We live in a world where it seems that you can never have too much of one thing. But is it possible to have too many bank accounts?
That’s a question with multiple answers, depending on your individual circumstances. Do you have several long- and short-term goals? What stage of life are you in? Are you good at multi-tasking/keeping track of numerous accounts?
Let’s delve a little deeper to see if multiple accounts are a good fit for you.
Life is full of goals, and financial goals are among them. Long-term goals might include saving for a new house or a car, or setting aside money on a regular basis for a retirement fund. Shorter objectives might be saving for a luxury vacation or home renovations.
If you have multiple goals and are finding it difficult to keep track of how much you’ve saved toward each one, then having a dedicated savings account for each goal could be a good solution. Another option is to set up one account for long-term goals and another for those you hope to achieve in the near future.
You can also approach the “how many bank accounts” question from a life-stage perspective. For example, most young people may find that they only need two accounts – a checking and a savings account. The financial lives of college students and young twenty-somethings can be fairly uncomplicated, so having multiple checking and savings accounts could create a lot of unnecessary work and confusion.
Those in the mid-stages of their lives may have a few more things on their plate. Married couples with kids could be eyeing an account for college tuition and related expenses. Or they may have plans to purchase their first home, or move into a larger home. And, of course, saving for retirement should be part of the overall picture as well.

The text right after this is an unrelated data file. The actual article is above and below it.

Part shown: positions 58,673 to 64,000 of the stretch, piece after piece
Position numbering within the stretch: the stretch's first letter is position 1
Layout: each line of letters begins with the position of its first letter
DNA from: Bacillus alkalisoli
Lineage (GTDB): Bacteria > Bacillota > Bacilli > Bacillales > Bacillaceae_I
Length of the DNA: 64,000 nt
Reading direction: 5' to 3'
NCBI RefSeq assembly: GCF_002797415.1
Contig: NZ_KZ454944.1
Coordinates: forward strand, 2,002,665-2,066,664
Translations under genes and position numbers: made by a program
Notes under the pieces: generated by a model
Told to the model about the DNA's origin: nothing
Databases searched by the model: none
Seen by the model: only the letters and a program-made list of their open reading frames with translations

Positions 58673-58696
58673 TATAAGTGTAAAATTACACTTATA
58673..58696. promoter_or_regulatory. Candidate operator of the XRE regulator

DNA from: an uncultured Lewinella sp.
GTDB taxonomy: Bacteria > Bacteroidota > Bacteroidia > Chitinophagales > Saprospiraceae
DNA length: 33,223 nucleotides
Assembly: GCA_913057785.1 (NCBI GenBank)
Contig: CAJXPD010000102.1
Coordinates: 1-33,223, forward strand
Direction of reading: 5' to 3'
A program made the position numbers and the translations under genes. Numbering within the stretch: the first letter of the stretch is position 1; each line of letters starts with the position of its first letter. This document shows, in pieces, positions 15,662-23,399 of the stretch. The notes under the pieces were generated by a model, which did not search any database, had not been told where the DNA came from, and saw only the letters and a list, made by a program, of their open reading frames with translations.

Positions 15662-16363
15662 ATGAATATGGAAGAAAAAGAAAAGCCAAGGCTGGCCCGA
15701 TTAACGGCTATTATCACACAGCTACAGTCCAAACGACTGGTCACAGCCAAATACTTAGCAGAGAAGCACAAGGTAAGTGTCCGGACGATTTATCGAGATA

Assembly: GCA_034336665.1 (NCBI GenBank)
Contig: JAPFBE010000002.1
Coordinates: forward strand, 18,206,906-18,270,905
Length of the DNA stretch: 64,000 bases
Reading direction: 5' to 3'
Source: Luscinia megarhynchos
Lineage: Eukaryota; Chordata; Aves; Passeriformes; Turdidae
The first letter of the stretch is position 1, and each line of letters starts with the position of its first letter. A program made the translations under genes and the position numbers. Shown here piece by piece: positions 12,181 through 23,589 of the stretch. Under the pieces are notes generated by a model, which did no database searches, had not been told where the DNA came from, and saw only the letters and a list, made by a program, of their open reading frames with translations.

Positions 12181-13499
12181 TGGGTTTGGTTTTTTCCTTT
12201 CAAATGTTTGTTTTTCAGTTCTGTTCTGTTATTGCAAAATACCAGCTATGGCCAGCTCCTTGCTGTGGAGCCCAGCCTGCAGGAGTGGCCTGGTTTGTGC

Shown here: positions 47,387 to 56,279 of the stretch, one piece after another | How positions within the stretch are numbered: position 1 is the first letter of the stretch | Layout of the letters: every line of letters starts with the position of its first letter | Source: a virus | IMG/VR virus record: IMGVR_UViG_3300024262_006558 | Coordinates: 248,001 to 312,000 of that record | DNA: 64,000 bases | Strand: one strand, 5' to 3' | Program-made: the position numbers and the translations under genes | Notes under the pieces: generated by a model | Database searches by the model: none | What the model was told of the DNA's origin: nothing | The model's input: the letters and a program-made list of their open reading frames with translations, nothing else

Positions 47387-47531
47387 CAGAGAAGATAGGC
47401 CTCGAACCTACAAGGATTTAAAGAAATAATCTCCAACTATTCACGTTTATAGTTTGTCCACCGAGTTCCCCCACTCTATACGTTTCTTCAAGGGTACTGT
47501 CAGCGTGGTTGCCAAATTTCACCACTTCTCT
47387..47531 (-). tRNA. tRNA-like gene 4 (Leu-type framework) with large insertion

Speaking of retirement, that’s another major stage in life that can bring about a lot of financial change. For many, it’s a time when there’s less to deal with (the house is likely paid off, the kids are out of college), so fewer bank accounts may be in order.
No matter what your situation, don’t lose sight of the fact that the more accounts you have, the more you have to keep tabs on. This is especially true if you have several accounts at different financial institutions. You’ll want to ensure you’re monitoring every account you have on a regular basis for any errors, or suspected fraudulent activity.
While financial experts say that for the most part, having multiple bank accounts is not likely to impact your credit score, there are a few scenarios where your credit history could be affected. For example, some financial institutions may pull your credit report when you first open a new account. If you try to open several new accounts at different banks in a short period of time, it could result in negative short-term damage to your credit report.
Also, if an account reaches a negative balance and stays there over a long period, the bank could refer the delinquency to a collections agency for retrieval of the amount owed. The agency, in turn, may report this delinquency to the three credit bureaus, causing a negative blow to your credit score.
However, if you can steer clear of these situations and you’re confident in your ability to keep tabs on your various accounts, having multiple bank accounts for different purposes could be an effective way to help you reach your savings goals.